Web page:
States, BLM trying to stave off an endangered species listing
By Bob Berwyn
SUMMIT COUNTY — A new draft report from the U.S. Fish and Wildlife Service may help provide a road map for greater sage-grouse conservation by identifying high-risk populations of the birds, outlining specific measures needed to avoid or mitigate impacts and setting population conservation goals.
The draft report is part of a multi-state planning aimed at protecting sage grouse and enabling economic growth, including oil and gas development, across the interior West.
The USFWS is working toward a court-ordered deadline for making a decision whether list greater sage-grouse as threatened or endangered. As part of that process, the Bureau of Land Management is updating land management plans across huge swaths of the West. At the same time, western states are also involved in trying to develop sage grouse conservation plans, hoping to forestall an endangered species listing.
An earlier technical report compiled by the BLM included very specific direction on needed conservation measures, including buffer zones for key sage grouse habitat and caps on disturbance to important nesting and breeding grounds, but it didn’t spell out conservation goals for the birds.
“Generally speaking, it’s a really interesting and new thing for the Fish and Wildlife Service to do … You don’t often see them put something like that together in advance of a listing decision,” said Megan Mueller, a Rocky Mountain Wild conservation biologist working on greater sage-grouse issues.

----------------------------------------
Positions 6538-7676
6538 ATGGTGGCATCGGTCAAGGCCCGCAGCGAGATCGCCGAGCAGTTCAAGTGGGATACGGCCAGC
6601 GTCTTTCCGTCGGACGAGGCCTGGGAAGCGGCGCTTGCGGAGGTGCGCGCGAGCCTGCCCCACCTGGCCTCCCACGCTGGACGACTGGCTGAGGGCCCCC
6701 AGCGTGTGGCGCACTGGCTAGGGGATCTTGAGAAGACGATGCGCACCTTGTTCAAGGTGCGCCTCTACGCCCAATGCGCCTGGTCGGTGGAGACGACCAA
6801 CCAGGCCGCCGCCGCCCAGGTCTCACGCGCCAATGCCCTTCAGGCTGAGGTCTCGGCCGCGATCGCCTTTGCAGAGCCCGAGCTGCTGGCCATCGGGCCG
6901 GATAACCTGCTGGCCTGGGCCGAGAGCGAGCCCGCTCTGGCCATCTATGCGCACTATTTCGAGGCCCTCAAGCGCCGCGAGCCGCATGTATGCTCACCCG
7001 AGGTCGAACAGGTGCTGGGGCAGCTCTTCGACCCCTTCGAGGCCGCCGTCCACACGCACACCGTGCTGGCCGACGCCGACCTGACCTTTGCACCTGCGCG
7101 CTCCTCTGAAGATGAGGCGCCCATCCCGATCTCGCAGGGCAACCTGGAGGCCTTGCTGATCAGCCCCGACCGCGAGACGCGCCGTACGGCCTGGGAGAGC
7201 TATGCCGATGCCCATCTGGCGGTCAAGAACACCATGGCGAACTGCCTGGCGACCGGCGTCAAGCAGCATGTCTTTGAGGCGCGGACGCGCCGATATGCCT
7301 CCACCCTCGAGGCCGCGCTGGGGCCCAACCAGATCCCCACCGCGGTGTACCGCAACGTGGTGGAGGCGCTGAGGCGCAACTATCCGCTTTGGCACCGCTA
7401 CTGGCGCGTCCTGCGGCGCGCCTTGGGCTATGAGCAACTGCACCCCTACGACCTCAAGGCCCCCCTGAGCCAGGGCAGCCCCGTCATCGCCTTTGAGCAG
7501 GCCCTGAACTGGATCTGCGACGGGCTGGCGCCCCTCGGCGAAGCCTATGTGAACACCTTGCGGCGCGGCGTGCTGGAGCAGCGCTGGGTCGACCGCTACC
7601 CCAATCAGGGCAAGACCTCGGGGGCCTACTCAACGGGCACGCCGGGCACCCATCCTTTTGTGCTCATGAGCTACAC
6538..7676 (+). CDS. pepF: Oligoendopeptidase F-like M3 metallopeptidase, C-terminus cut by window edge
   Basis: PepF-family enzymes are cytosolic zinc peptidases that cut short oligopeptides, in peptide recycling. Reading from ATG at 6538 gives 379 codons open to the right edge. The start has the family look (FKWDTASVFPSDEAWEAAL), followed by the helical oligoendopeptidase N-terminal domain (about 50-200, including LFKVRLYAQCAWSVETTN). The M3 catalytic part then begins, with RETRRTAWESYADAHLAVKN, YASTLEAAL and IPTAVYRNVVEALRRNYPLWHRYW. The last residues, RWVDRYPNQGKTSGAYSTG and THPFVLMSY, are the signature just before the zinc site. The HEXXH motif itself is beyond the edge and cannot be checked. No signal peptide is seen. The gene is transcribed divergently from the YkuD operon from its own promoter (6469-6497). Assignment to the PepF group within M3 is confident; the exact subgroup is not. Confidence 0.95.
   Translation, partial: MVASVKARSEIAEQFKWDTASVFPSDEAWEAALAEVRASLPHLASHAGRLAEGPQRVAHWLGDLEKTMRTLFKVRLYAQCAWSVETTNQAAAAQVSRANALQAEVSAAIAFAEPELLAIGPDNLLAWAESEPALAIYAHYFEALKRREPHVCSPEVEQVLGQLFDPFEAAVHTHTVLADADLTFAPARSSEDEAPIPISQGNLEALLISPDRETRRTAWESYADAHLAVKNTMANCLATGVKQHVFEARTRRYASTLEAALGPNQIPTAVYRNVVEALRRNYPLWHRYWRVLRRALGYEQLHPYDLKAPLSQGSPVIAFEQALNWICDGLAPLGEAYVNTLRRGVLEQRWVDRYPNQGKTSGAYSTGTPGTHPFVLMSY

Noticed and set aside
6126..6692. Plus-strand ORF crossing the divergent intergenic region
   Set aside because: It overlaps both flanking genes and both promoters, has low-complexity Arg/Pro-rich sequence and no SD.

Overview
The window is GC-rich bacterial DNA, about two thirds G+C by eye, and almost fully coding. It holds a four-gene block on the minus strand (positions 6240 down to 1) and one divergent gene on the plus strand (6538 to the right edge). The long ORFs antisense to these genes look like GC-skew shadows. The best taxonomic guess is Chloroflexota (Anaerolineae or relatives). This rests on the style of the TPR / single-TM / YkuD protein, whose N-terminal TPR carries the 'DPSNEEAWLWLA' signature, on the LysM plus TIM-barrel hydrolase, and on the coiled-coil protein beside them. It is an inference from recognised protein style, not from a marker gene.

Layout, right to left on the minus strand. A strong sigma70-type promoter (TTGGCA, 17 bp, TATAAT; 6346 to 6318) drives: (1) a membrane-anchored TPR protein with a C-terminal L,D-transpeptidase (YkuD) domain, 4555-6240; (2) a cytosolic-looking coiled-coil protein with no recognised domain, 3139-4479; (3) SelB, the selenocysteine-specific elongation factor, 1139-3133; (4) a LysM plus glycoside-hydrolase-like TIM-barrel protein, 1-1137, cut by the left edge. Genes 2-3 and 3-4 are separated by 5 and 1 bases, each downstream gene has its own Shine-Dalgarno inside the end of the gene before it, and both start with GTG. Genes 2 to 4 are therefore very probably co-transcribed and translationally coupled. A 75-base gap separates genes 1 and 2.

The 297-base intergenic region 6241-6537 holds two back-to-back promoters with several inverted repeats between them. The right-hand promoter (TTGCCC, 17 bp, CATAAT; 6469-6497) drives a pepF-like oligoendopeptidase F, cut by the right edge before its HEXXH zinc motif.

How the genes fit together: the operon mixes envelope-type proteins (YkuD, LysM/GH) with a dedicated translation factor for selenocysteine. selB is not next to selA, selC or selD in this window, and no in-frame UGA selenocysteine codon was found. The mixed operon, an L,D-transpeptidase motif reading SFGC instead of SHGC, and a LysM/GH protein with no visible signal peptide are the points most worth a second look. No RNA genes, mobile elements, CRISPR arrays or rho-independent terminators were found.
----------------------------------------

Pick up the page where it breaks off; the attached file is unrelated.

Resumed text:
Mueller said she’s hopeful that science will be a fundamental part of guiding sage grouse conservation efforts.
“As westerners, we share responsibility for conserving our land, water and wildlife, including sage grouse. It’s up to all of us to work together to protect sage grouse and the wildlife that shares its habitat,” she said. “Sound science should guide development of balanced, responsible land-use plans designed to protect sage grouse while allowing responsible energy development.”
Mueller said the USFWS used input from state wildlife agencies to identify at-risk populations and provide guidelines for reducing threats, including habitat fragmentation from roads, energy development and wildfires.
The draft report has been submitted for scientific peer review, the results of which are due to the USFWS in the fall.
“This report represents an unprecedented joint effort with the states, and we commend them for helping to outline conditions that will ensure the viability of the species,” USFWS director Dan Ashe said. “The challenges facing the greater sage-grouse and the conservation of its sagebrush habitat are at a scale that cannot be addressed by any one federal or state agency, non-governmental organization, or Tribe.”
The USFWS emphasized that the report allows flexibility for States or other agencies to determine and develop the measures that will best achieve conservation success.
Along with the science-based peer review, the report will also get a political once-over from the greater sage-grouse task force, co-chaired by Gov. John Hickenlooper of Colorado, Gov. Matt Mead of Wyoming and the U.S. Bureau of Land Management.